Scientific Lectures //
Title: Gene–Trait Interactions: A Serious Challenge for Clinical and Personality Neuroscience
Colin DeYoung, Ph.D. - Department of Pyschology, University of Minnesota
Presented: Thursday, August 22, 2013 at 12:00pm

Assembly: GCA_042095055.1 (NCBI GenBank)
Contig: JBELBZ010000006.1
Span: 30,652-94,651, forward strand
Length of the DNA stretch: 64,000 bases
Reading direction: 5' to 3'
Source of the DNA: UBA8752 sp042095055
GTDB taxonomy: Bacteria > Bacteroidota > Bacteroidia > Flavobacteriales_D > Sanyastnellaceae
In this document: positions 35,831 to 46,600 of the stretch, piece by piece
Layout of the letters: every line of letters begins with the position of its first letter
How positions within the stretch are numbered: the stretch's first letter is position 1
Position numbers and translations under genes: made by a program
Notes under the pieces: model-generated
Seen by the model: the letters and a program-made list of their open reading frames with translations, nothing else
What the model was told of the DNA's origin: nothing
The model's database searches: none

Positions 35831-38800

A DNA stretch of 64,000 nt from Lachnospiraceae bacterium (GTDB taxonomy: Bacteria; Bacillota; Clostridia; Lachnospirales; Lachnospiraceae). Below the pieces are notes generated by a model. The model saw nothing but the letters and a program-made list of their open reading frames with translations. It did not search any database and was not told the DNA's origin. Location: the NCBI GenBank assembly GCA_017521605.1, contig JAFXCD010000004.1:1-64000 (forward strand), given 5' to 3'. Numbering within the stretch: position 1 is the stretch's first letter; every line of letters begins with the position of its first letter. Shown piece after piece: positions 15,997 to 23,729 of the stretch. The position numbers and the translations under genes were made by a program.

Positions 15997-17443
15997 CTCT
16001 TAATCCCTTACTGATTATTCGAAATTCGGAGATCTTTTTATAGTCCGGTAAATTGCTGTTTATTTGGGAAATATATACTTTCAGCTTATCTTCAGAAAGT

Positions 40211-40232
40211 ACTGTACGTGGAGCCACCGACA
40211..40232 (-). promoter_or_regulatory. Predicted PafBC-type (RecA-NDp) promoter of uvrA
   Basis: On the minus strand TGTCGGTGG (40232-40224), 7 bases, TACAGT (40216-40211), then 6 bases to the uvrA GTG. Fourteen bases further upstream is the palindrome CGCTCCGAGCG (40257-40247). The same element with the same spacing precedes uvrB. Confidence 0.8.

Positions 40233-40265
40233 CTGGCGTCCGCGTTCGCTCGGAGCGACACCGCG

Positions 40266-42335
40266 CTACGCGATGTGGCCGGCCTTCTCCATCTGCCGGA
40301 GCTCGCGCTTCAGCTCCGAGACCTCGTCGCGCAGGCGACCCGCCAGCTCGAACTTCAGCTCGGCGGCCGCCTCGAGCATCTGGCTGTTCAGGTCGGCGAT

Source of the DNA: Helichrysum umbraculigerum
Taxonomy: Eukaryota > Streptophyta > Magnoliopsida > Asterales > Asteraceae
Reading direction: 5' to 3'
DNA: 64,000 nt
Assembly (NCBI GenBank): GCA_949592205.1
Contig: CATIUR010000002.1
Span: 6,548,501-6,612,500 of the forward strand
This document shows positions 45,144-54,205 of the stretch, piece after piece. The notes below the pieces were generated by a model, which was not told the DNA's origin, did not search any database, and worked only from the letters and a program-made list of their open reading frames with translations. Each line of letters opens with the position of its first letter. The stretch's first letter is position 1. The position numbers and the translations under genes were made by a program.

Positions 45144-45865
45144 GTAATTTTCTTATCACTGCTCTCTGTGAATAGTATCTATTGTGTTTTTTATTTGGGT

ABSTRACT: Despite the substantial heritability of most normal traits and disorders, it has been difficult to identify specific genetic variants that account for more than a tiny percentage of genetic variance in phenotypes. Common explanations for this “missing heritability” include massive polygenicity, rare variants, epigenetics, epistasis, and gene–environment interactions. Gene–trait (GxT) interaction is another concept useful for understanding the lack of obvious genetic main effects. Both genes and environments are distal contributors to human behavior, but the brain is the proximal driver of behavior. The effect of any single genetic variant is dependent on the configuration of the brain in which it is expressed. One method to begin studying how single genes interact with variations in the rest of the brain is to investigate GxT interactions. A psychological trait reflects a characteristic pattern of psychological function (and, therefore, of brain function), which has its origin in the cumulative effects of both the genome and the environment. A trait therefore describes variation in the broad organismic context in which any single gene operates. I describe examples of GxT interactions, focusing on fMRI, which pose a serious challenge for neuroscience aimed at understanding differences between people. In different genotypes, the association between specific traits and brain function can be radically different.
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